An article titled “NYC is Dead Forever… Here’s Why” written by a New Yorker fleeing to Florida set off an internet storm this month. The piece, which argues the pandemic has forever made cities like New York less desirable, got a ton of pushback. Even Jerry Seinfeld weighed in, writing a rebuttal in the New York Times this week

But what does the data say? Are Americans about to rent U-Hauls in masses? Or is the pandemic just accelerating the departures of people that would have moved anyway in a year or two? To find out, Fortune and SurveyMonkey teamed up to poll 2,478 U.S. adults between August 17 and 18.

We found that 8% of U.S. adults are more likely to move out of their city or county as a result of the pandemic. That could amount to tens of millions of Americans moving as a result of the pandemic.

And it looks like cities will get hit hardest: The Fortune-SurveyMonkey poll finds Americans living in urban areas are twice as likely to say they’ll move out as a result of the pandemic (11%), compared to Americans living in rural areas (5%).

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Simply put: That wave of migration out—coupled with delayed moves into cities—could set some cities back years or decades.

New York City already announced last week it would lay off 400 emergency medical service employees as it works to fill budget holes created from plummeting sales and hotel tax revenues. And if these moves come to fruition and aren’t replaced by people moving in, it could mean billions lost in state and local income tax revenues. That would set up deeper cuts in city services, or even widespread municipal bankruptcies.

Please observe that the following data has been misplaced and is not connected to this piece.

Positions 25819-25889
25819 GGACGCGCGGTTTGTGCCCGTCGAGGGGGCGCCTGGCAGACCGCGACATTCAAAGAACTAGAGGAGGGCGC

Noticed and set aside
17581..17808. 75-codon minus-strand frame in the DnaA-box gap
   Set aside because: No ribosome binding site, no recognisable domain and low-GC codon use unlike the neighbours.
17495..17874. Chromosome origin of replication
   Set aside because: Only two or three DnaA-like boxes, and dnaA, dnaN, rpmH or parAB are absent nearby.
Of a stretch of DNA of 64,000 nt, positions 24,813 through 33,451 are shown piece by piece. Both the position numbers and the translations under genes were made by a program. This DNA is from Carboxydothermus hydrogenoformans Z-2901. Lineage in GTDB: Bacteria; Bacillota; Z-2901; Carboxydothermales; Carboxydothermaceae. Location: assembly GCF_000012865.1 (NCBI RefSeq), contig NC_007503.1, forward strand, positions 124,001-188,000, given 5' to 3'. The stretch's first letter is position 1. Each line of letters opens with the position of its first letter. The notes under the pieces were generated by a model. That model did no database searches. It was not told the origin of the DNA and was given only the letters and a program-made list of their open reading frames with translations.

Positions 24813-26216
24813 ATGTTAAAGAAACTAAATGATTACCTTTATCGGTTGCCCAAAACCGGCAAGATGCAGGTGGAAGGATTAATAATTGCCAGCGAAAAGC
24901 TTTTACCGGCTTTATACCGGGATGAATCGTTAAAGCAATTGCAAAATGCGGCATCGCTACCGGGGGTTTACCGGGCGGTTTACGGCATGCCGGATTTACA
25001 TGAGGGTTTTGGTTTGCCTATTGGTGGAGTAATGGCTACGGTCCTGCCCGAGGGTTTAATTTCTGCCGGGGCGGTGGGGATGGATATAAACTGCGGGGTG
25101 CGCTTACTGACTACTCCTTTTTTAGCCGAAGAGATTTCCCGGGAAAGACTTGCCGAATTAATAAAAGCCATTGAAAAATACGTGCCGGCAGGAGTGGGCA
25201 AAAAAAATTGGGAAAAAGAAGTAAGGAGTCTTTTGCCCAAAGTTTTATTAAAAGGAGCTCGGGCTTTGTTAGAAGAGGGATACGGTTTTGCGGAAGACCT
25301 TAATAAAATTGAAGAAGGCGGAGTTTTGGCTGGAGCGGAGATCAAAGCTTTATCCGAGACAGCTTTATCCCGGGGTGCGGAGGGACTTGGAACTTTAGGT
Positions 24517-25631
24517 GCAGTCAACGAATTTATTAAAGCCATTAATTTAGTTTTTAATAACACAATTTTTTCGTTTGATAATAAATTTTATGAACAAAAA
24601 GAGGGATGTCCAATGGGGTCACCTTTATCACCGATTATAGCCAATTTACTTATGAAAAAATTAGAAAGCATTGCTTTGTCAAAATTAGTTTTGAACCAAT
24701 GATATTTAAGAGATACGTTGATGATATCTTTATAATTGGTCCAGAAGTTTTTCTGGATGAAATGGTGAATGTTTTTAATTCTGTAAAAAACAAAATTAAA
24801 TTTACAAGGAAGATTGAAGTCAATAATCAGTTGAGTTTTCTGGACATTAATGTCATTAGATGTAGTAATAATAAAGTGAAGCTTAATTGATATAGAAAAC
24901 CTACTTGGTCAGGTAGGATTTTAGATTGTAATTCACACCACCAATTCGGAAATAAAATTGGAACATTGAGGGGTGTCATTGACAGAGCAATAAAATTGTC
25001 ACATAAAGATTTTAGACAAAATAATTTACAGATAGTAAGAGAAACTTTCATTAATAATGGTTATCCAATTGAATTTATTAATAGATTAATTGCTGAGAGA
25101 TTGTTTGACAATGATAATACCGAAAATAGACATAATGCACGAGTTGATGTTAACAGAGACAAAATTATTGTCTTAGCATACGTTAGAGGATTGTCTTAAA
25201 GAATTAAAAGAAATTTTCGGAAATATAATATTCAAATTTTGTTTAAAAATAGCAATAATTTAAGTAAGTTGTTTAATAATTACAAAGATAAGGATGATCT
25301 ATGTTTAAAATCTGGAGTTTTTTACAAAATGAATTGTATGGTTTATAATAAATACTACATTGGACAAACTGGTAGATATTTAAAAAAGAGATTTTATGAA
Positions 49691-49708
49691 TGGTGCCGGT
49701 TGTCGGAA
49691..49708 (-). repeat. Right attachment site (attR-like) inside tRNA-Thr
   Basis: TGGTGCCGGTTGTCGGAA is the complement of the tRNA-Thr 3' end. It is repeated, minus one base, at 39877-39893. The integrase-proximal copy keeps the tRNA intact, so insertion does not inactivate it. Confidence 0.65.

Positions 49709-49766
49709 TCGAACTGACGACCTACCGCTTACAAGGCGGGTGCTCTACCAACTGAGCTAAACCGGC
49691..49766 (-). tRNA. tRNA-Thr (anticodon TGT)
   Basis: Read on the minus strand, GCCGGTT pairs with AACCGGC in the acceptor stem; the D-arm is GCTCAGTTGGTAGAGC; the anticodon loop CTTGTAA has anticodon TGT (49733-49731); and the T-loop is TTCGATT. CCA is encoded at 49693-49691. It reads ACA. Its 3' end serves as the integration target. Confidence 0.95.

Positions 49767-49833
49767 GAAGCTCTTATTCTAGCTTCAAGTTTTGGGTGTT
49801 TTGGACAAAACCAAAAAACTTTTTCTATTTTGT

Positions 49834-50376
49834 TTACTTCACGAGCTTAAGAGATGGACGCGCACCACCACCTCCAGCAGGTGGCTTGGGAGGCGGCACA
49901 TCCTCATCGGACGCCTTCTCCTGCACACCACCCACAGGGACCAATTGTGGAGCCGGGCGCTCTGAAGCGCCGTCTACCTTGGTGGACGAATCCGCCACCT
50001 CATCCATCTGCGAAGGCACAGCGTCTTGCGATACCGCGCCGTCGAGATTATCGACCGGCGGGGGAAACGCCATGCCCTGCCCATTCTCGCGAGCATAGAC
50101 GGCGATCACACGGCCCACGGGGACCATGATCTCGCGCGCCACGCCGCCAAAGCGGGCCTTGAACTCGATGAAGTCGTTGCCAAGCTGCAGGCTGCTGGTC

Parents and remote workers in search of more space aren’t the only ones who would drive this migration wave. Jobless Americans are almost twice as likely to say they’d consider moving as a result of the pandemic (17%) compared to employed Americans (8%).

And 18 to 24 year olds are the age group most likely to be considering a move right now. (That’s not too surprising when considering most out-of-state moves occur before a person turns age 35, according to Fortune‘s review of U.S. Census Bureau data).

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To retain their future workforce and leaders, employers might want to consider allowing more employees to permanently work remotely. Or at least allow it until employers have a better sense of how this pandemic is going to impact where the best talent lives. 

*Methodology: The Fortune-SurveyMonkey poll was conducted among a national sample of 2,478 adults in the U.S. between August 17-18. This survey’s modeled error estimate is plus or minus 3 percentage points. The findings have been weighted for age, race, sex, education, and geography.

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